Dana Gas is weighing whether to list some of its assets on the London Stock Exchange as trading volumes and stock valuations on local markets stumble.
The potential London listing follows attempts by at least two other companies in the Gulf to enter European markets with the aim of attracting more trading in their shares and getting fairer valuations for their assets.
DP World, the Dubai global ports operator, launched a second primary listing in London last month to complement trading on Nasdaq Dubai. Oman's Renaissance Services, an oil and gas services company, tried but failed to list one of its subsidiaries in London earlier this year but is considering a second attempt.
"I think they're trying to follow the same route as a couple of companies in the region where they think the markets are mis-pricing their reserves," said Abid Riaz, an analyst at EFG-Hermes in Dubai. "They announced a large find in Egypt [last year] and the stock didn't move at all."
Dana Gas is based in Sharjah and has oil and gas exploration and production in the UAE, Iraq and Egypt. Its shares are listed on the Abu Dhabi Securities Exchange (ADX), and it is one of only a few energy companies open to non-government investors in the region.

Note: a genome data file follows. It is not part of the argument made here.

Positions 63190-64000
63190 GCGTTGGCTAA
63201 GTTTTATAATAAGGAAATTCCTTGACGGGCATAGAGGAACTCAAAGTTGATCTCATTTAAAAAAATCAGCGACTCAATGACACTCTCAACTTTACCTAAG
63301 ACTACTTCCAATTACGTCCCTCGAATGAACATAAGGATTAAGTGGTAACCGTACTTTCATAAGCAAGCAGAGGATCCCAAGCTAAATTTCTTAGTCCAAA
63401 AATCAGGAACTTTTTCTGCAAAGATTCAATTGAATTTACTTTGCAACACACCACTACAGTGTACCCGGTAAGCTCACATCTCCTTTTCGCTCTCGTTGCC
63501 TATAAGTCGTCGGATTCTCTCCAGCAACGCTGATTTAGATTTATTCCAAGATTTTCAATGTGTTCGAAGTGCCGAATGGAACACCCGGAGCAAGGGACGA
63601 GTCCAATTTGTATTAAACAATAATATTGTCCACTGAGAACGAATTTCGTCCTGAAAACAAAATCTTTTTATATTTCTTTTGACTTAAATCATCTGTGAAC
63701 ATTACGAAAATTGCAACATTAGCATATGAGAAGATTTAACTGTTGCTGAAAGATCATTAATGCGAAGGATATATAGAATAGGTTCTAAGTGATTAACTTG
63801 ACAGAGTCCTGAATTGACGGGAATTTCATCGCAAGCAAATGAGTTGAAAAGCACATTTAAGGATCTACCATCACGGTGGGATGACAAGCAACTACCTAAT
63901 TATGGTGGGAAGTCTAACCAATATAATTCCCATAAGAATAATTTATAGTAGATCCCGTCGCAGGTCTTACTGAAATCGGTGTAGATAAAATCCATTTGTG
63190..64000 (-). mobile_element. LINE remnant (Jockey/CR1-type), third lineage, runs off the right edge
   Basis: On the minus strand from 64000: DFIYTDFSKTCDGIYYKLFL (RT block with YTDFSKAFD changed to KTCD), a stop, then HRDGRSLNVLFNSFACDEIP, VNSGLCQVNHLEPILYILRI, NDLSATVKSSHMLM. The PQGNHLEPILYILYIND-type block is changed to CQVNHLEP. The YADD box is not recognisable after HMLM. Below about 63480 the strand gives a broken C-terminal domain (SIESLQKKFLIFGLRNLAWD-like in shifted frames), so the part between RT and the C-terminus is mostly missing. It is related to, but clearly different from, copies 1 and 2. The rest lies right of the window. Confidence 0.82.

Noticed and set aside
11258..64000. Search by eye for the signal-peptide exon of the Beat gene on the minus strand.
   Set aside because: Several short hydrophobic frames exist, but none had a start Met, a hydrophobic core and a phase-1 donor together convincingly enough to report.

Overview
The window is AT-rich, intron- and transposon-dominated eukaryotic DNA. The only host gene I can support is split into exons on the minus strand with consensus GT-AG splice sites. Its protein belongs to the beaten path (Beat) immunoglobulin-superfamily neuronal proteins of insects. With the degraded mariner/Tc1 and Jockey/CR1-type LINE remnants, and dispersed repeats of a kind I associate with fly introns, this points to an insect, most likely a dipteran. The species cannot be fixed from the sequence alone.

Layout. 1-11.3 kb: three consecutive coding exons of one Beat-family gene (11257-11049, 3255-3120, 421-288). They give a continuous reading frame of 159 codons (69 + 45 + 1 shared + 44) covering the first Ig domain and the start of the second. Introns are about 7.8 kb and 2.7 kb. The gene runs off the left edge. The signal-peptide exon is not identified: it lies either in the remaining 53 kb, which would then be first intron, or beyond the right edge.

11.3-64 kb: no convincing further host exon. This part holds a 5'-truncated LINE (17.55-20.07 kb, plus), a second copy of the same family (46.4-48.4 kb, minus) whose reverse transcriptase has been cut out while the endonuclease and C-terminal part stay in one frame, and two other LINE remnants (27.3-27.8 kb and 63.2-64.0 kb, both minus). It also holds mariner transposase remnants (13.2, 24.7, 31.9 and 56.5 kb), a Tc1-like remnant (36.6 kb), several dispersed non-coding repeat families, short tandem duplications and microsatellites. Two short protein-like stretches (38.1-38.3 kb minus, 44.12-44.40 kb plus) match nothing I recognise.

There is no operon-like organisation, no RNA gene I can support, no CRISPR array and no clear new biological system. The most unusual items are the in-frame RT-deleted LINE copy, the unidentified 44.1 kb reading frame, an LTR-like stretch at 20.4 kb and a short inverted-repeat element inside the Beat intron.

The company said in a disclosure to the exchange yesterday that its board of directors discussed "plans to list some of its assets" in London at a recent meeting, as well as preparations to refinance a US$1 billion (Dh3.67bn) Islamic bond that comes due next year. Representatives of the company could not be reached for further comment.
Analysts say a prime target for a London listing would be Dana's Egyptian subsidiary, a company once listed in Canada that it acquired for Dh3.7bn in 2006. Since the acquisition, Dana has tripled its Egyptian reserves through successful exploration efforts, adding four new discoveries last year alone.
Investors may also be interested in Dana's operations in Iraqi Kurdistan, a market many European companies and investors are keen to enter.
But analysts believe the main driver behind Dana possibly listing assets in London is its frustration at not getting the price it deserves on local markets. Even for well-run, operationally sound companies such as Dana, Mr Riaz said, "the reality is that all of them trade at significant discounts to their peers that trade on Western exchanges, and I guess that's why we're seeing this trend of these companies fed up with the fact that they're being undervalued".
Since the beginning of this year, the ADX General Index has fallen by 0.2 per cent, while Dana Gas shares have lost 15 per cent.
Dana Gas has enjoyed a period of rising profits because of higher energy prices and new production at its wells.